Amy Tyler has decoded the mysterious measurement systems used for measuring fibers and knitting and crochet yarns. In this final installment, excerpted from the Spin Off Fall 2016 article “Ask a Spinning Teacher: Numbers,” learn about the count system used for weaving yarns.
Yarns that are produced for weaving are typically labeled with two numbers in what is often referred to as the “count system.” For example, you might see 8/2 cotton yarn, 20/2 linen yarn, or 6/3 wool yarn.
The second number (or the small number) indicates the number of plies of a yarn; a singles yarn is designated with a 1, a two-ply with a 2.
The first number (or the larger number) indicates the “size” of the singles in the yarn. Historically, different fibers (linen, wool, cotton) were produced by separate mills, so yarn size was standardized differently for different fibers. Regardless of fiber type, Size 1 is the thickest.
The Weaver’s Companion lists the following yardages for Size 1 of various fibers: cotton, spun silk 840 linen, hemp, jute, ramie 300 woolen (spun wool) 256 worsted (spun wool) 560
So a 1/1 yarn of cotton (Size 1/singles) would have a grist of 840 yards per pound.
Higher counts are multiples of Size 1 and have higher grists. For example, a 3/1 cotton has three times the grist of singles as Size 1; 3 x 840 = 2,520 yards per pound. To calculate the grist of a plied yarn, multiply the count by the Size 1 yardage and then divide by the number of plies. For example, a 3/2 cotton has a grist of 3 x 840/2, or 1,260 yards per pound.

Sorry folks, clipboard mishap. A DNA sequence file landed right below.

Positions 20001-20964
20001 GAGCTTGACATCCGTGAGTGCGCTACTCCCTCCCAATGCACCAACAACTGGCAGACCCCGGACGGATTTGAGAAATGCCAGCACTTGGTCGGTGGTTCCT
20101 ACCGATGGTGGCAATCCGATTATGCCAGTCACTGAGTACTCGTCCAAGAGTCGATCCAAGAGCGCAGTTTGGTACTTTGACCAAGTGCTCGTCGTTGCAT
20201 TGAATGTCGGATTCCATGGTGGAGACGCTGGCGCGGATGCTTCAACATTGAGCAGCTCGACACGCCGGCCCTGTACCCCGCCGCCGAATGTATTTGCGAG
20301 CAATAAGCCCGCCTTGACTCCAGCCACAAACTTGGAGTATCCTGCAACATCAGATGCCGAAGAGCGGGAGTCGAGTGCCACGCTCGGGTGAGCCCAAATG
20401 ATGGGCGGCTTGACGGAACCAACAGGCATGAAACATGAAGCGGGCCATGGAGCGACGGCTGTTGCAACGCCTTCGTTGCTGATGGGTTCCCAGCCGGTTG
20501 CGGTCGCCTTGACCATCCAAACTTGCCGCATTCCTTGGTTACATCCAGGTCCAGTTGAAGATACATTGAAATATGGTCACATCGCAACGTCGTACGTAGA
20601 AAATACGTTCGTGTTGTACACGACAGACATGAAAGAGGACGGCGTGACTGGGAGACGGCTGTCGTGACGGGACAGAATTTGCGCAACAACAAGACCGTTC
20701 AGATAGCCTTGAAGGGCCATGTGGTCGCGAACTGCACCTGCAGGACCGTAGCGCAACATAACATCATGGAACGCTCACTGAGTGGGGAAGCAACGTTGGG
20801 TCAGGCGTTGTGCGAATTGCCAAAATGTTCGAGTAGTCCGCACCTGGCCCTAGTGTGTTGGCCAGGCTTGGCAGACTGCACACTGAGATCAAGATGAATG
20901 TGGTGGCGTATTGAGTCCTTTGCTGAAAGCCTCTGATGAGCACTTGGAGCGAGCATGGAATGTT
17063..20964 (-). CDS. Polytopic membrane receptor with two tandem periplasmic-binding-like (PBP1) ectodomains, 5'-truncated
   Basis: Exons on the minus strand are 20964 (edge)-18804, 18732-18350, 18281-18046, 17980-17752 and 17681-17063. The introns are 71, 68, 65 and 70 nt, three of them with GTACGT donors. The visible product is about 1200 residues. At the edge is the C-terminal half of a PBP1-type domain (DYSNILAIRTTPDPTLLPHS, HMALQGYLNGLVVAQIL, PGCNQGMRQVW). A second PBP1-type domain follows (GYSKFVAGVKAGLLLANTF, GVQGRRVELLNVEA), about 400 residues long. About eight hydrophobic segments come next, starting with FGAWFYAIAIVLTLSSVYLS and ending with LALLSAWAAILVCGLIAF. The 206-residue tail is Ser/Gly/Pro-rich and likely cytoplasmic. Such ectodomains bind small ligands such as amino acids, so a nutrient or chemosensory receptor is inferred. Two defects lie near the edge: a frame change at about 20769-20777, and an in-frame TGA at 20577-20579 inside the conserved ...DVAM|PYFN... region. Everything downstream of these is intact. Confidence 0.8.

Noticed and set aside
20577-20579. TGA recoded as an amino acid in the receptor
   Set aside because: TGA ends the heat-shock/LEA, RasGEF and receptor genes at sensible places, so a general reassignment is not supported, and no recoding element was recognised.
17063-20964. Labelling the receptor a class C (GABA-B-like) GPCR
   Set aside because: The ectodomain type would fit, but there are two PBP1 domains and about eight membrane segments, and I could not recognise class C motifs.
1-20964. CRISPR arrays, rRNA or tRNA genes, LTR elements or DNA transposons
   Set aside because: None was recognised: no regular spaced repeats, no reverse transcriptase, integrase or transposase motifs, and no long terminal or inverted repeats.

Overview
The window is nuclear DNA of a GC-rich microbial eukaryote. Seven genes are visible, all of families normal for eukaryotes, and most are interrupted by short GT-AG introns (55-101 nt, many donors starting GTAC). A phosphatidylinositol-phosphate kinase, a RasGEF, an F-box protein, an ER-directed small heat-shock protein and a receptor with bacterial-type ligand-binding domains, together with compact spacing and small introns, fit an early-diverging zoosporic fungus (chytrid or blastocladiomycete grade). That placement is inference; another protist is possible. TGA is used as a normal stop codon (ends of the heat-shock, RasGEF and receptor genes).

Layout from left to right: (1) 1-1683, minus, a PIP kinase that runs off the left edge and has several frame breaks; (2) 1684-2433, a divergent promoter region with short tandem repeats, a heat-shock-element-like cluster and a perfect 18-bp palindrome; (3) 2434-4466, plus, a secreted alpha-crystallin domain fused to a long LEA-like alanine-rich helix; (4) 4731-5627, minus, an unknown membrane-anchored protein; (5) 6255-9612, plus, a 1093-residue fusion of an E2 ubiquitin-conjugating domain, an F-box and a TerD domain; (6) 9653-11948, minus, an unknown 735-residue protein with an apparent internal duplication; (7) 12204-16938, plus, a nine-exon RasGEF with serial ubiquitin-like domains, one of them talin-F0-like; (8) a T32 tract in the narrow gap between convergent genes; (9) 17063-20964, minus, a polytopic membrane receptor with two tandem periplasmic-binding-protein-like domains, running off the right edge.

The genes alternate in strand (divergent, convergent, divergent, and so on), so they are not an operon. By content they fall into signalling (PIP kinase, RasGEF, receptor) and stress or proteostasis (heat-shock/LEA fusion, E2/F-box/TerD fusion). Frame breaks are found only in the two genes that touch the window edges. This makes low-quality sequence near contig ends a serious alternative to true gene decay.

For a given fiber type, the higher the count, the thinner the yarn. But note that the greater the number of plies, the thicker the yarn.
Confusingly, some sources follow a convention where cotton and linen have the size first followed by the number of plies, while wool has the number of plies first.
van der Hoogt, Madelyn. The Weaver’s Companion. Loveland, Colorado: Interweave, 2001.
Amy Tyler lives in Lake Ann, Michigan, where she loves numbers as much as she loves spinning. She counts the steps every time she climbs the stairs. But she’s pretty laid-back about numbers and fiber. She writes about fiber, numbers, and not numbers in her blog, www.stonesockblog.blogspot.com.